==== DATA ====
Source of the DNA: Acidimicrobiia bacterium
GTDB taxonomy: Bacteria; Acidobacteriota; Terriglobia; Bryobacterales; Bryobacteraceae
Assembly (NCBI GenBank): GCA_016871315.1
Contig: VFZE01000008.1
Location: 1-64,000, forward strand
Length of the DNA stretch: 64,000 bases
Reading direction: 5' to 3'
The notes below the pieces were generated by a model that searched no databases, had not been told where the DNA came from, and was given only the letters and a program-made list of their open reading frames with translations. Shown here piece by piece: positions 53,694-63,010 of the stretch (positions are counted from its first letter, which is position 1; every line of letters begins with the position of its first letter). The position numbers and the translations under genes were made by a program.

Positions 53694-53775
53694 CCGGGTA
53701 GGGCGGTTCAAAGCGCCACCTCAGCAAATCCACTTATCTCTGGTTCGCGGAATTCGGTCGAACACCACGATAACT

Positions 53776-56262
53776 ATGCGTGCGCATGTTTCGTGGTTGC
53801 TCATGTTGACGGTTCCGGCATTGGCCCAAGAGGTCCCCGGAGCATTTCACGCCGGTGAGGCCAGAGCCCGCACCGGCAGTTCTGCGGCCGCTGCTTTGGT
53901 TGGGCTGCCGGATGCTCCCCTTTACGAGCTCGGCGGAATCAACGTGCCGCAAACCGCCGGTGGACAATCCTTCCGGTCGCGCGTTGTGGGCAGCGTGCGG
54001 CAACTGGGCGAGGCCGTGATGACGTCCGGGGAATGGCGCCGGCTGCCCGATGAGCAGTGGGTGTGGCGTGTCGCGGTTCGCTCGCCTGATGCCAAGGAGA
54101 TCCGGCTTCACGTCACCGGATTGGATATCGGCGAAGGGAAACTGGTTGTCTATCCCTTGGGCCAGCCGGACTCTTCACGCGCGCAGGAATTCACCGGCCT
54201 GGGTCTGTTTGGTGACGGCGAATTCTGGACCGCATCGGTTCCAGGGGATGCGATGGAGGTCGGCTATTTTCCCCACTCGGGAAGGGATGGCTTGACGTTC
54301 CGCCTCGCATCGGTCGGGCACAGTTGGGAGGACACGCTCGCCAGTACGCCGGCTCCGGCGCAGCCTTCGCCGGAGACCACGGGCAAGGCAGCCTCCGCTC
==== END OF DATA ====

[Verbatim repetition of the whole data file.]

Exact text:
Source of the DNA: Acidimicrobiia bacterium
GTDB taxonomy: Bacteria; Acidobacteriota; Terriglobia; Bryobacterales; Bryobacteraceae
Assembly (NCBI GenBank): GCA_016871315.1
Contig: VFZE01000008.1
Location: 1-64,000, forward strand
Length of the DNA stretch: 64,000 bases
Reading direction: 5' to 3'
The notes below the pieces were generated by a model that searched no databases, had not been told where the DNA came from, and was given only the letters and a program-made list of their open reading frames with translations. Shown here piece by piece: positions 53,694-63,010 of the stretch (positions are counted from its first letter, which is position 1; every line of letters begins with the position of its first letter). The position numbers and the translations under genes were made by a program.

Positions 53694-53775
53694 CCGGGTA
53701 GGGCGGTTCAAAGCGCCACCTCAGCAAATCCACTTATCTCTGGTTCGCGGAATTCGGTCGAACACCACGATAACT

Positions 53776-56262
53776 ATGCGTGCGCATGTTTCGTGGTTGC
53801 TCATGTTGACGGTTCCGGCATTGGCCCAAGAGGTCCCCGGAGCATTTCACGCCGGTGAGGCCAGAGCCCGCACCGGCAGTTCTGCGGCCGCTGCTTTGGT
53901 TGGGCTGCCGGATGCTCCCCTTTACGAGCTCGGCGGAATCAACGTGCCGCAAACCGCCGGTGGACAATCCTTCCGGTCGCGCGTTGTGGGCAGCGTGCGG
54001 CAACTGGGCGAGGCCGTGATGACGTCCGGGGAATGGCGCCGGCTGCCCGATGAGCAGTGGGTGTGGCGTGTCGCGGTTCGCTCGCCTGATGCCAAGGAGA
54101 TCCGGCTTCACGTCACCGGATTGGATATCGGCGAAGGGAAACTGGTTGTCTATCCCTTGGGCCAGCCGGACTCTTCACGCGCGCAGGAATTCACCGGCCT
54201 GGGTCTGTTTGGTGACGGCGAATTCTGGACCGCATCGGTTCCAGGGGATGCGATGGAGGTCGGCTATTTTCCCCACTCGGGAAGGGATGGCTTGACGTTC
54301 CGCCTCGCATCGGTCGGGCACAGTTGGGAGGACACGCTCGCCAGTACGCCGGCTCCGGCGCAGCCTTCGCCGGAGACCACGGGCAAGGCAGCCTCCGCTC